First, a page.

Over the last decade or so, a relatively new way to sell novels has expanded into the marketplace: Book Trailers. The thinking in the beginning was that if trailers sell movies, why wouldn’t they work for books?
Suddenly self-proclaimed experts were dropping out of the sky with suggestions on how to make a fine book trailer that would translate into impressive sales (for a fee, of course). Production houses loved the extra business and revenue, and publishers liked the fact that they seemed so cutting-edge, using state-of-the-art marketing technology (even as they fought the technological inroads made by Amazon and eBooks).
Like anything else, when you look at the figures, the trailer idea doesn’t seem to hold up to scrutiny. The major difference between book trailers and movie trailers was the film previews were shown at the movies, not only for a captive audience, but for more of the same product film-goers have already shown a fondness for by buying a movie ticket in the first place.
You don’t see book trailer while getting ready to read a book; you have to search them out, either on YouTube or the author’s page. To do that, you already need to know about the book or the author…. although having book trailers pop up every so often while reading an eBook might not be a bad idea.
I decided to poll four horror writers whom I knew had trailers produced for their books, asked about how much these trailers helped their sales, then took an average of their answers. Here are the results of that poll.
How many times have you had a book trailer made?
Average Answer: 2.
Was there a noticeable difference in sales for the books that had trailers?
Average Answer: No.
Did an uptick in sales offset the cost of making the trailer?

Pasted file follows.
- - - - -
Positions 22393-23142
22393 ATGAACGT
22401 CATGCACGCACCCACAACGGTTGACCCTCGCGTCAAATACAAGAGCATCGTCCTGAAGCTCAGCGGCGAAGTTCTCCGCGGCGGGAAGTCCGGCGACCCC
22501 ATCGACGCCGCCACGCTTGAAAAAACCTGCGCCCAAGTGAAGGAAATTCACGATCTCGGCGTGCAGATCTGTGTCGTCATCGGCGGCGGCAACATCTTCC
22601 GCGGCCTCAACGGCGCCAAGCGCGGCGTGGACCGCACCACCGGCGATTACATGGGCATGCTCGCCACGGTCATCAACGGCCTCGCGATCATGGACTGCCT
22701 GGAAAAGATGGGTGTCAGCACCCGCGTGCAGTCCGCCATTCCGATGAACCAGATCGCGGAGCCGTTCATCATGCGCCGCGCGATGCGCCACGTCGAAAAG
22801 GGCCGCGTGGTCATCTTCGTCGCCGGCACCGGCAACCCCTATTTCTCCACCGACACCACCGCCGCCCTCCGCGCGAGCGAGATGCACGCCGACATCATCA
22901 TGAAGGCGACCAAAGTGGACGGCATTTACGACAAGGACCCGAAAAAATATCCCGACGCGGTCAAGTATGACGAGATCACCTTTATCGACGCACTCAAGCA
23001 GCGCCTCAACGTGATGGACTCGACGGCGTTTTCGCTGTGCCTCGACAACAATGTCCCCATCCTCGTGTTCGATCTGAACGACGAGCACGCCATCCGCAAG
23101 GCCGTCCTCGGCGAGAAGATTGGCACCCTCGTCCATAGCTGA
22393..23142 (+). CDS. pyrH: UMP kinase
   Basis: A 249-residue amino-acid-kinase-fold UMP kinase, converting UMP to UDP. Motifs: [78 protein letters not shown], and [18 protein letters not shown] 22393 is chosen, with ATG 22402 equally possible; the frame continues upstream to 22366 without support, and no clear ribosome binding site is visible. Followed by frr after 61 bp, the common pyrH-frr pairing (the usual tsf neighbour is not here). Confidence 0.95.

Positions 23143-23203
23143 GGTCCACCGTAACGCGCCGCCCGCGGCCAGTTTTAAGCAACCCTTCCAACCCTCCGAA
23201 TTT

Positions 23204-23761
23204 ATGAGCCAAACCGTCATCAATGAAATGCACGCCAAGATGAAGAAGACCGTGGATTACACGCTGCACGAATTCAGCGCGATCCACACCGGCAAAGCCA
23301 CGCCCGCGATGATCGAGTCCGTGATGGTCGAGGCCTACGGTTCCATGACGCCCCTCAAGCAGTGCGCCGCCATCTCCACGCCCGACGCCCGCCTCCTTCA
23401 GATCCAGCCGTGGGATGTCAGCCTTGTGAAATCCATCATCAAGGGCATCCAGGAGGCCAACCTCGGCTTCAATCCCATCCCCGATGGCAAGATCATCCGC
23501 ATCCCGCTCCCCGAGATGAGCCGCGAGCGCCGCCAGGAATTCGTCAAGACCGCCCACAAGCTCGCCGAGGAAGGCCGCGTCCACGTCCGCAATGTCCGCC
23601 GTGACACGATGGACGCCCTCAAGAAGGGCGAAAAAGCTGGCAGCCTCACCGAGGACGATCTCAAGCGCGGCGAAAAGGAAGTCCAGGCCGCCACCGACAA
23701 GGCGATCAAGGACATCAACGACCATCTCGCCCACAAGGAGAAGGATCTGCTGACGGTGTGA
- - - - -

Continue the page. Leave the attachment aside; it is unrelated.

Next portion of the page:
Average Answer: Didn’t spend on making the trailer. It was either made by friends or the publisher paid. One author said, “I’ve never spent serious money on a trailer, and I can’t imagine that I ever would.”
Where was the book trailer first screened?
Average Answer: YouTube (although one author pointed out that they played it at the booth during a convention).
Was it successful or unsuccessful, in your opinion?
Average Answer: Unsuccessful. Two biggest reasons cited: “People don’t really seem to be influenced by book trailers,” and “Too many trailers are too long and have endless amounts of text onscreen, and they don’t put the book in a good light. I mean, who wants to buy a book if the trailer bored them silly?”
How would you do it differently next time?
Average Answer: There won’t be a next time, or unsure.
Do you think using trailers to sell books is a passing fad?
The answers here were all over the board. My favorite: “I saw a book trailer recently in the movie theater, either before STAR WARS: THE FORCE AWAKENS or JURASSIC WORLD, can’t remember which. I also can’t remember what book it was for, so I guess it wasn’t that effective.”
Anything else you want to add?
Best Answer: “A book trailer is merely one more tool in the writer’s toolbox.”
I discovered that, in many cases, the publishers hire third-party production companies to make the trailers, and there just isn’t a lot of hands-on involvement for the authors; their input is frequently kept to a minimum. But you, the reader and viewer, are the ultimate judge.
Have you ever watched a book trailer before? Have you ever purchased a book solely based upon the trailer? I have my own suspicions… I just don’t know how they can quantify a trailer’s impact.
I did receive one reply from a well-known horror author who wrapped it up for me: when I asked him if I could ask him a couple of questions about a book trailer I’d seen for one of his books, he replied, “Not aware of it… and not made by me.”